Next, the San Antonio Express-News reports that the House has taken up the Senate’s bill to apply life-with-parole to 17 year-olds who commit Capital Murder. I talked at length about this bill when the Senate passed it. The House Criminal Jurisprudence Committee unanimously approved the Senate’s bill. The House, however, discussed alternative proposals, preserving the possibility that the Senate may retake up the measure.

Rep. Bryan Hughes (R-Wood County), never really especially progressive, pleasantly surprised me by offering up a better solution to this problem: allowing juries to choose a range of punishments ranging from 25 years to life-without-parole. As a reminder, the Supreme Court said that life w/o parole for 17 year olds is not unconstitutional, per se, but rather only when they are the mandatory sentence. Accordingly, a greater consensus existed in the House to preserve the penalty as an option, allowing juries to choose between life with parole and life without parole. This presents an interesting conundrum, because, in Texas, prosecutors and defense attorneys generally do not discuss parole options before a jury takes up a sentencing matter. When a jury convicts for life with parole, they usually just think they are convicting for “life.”

Third, the Austin American-Statesman discusses the building momentum in the House to override Perry’s line item veto of Public Integrity Unit funding. Sylvester Turner, recently named the “Bull of the Brazos” by Texas Monthly, is leading a coalition to override the veto. This will be interesting to watch. Obviously, Turner can get the votes of all the Democrats. Thereafter, he will still need about 45 Representatives and 9 Senators. I think that is possible, though. Perry ticked off a lot of Republicans when he vetoed their bills (Kel Seliger and Dan Patrick, anyone?), so they may be easy pickings for payback. Just a theory, though.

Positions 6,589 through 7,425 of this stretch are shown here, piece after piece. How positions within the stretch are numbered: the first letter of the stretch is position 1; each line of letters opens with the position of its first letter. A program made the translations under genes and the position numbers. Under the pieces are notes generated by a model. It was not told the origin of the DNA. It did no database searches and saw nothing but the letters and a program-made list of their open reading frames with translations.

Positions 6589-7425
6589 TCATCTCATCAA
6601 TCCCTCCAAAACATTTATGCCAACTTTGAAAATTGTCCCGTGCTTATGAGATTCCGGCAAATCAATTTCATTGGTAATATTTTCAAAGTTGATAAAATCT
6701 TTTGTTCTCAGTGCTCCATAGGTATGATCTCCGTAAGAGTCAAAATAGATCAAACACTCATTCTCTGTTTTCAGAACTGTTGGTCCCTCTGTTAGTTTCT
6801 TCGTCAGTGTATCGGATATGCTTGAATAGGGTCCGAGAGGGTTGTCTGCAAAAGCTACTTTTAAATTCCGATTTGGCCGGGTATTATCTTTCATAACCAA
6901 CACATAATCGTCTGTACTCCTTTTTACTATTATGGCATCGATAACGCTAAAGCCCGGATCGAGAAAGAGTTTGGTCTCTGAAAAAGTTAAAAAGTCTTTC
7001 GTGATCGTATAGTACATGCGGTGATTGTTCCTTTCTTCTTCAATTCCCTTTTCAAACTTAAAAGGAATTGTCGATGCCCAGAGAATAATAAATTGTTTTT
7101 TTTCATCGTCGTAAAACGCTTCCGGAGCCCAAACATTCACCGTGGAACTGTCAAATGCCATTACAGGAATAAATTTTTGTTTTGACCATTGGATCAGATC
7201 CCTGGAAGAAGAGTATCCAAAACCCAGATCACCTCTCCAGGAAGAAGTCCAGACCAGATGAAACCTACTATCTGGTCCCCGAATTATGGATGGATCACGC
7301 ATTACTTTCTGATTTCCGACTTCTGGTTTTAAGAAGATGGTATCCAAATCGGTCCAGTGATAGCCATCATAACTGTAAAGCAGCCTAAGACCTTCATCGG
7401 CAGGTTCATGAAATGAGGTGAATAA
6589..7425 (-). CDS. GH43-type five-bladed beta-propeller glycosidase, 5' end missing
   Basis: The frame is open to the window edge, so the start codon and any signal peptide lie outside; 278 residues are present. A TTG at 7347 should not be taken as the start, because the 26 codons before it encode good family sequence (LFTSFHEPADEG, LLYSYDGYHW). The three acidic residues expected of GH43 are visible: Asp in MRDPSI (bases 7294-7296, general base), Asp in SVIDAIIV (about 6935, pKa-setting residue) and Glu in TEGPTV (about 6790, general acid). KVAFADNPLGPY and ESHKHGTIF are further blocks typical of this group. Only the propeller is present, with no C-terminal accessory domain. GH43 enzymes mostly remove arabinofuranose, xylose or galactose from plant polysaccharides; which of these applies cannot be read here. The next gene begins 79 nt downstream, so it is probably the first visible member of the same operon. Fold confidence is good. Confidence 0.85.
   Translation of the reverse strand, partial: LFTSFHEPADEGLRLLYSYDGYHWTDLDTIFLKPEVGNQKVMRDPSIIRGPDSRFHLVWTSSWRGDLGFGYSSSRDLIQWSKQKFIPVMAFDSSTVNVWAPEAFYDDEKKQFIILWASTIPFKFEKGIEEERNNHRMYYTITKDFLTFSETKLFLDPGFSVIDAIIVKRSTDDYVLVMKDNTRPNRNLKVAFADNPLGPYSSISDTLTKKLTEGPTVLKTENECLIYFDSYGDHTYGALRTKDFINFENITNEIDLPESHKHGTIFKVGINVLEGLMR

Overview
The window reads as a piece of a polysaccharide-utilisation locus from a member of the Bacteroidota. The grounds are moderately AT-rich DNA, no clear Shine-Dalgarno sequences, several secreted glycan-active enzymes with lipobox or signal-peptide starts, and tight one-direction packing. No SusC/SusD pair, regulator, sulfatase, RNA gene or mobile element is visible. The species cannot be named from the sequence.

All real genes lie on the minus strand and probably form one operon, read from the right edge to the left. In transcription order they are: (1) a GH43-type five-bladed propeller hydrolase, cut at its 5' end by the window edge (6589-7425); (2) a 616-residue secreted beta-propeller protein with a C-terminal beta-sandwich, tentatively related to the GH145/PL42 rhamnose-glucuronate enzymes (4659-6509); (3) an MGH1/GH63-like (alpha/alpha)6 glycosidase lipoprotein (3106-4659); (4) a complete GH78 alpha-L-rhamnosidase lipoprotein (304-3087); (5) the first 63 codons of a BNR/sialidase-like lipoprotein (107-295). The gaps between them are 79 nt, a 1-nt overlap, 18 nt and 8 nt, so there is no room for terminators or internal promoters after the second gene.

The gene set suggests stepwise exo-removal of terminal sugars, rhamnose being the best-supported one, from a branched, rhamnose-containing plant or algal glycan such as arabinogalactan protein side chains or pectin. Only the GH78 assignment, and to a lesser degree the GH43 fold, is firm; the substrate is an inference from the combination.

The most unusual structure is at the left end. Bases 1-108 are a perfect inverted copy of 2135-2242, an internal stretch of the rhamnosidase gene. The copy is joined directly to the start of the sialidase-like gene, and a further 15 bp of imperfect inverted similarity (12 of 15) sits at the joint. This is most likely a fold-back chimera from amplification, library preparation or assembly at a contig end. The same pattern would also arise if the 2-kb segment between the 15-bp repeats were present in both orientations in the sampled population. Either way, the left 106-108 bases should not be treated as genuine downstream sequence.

Last, but certainly not least, and this is fresh off the press, the House has voted to rubber stamp the Redistricting bills. The Houston Chronicle  states that these are second readings, with final approval expected tomorrow. At that point, it will just be the Governor’s signature standing in the way of these vile maps being adopted.

I’m up in Dallas for the next few days on official business. Saw/met Ken Starr and Justice Samuel Alito today, so I guess you could say it was a success.  I’ll probably have more to talk about tonight.

Supreme Court update

Three major cases were decided today by the United States Supreme Court. All three will have a major impact upon our State for the future.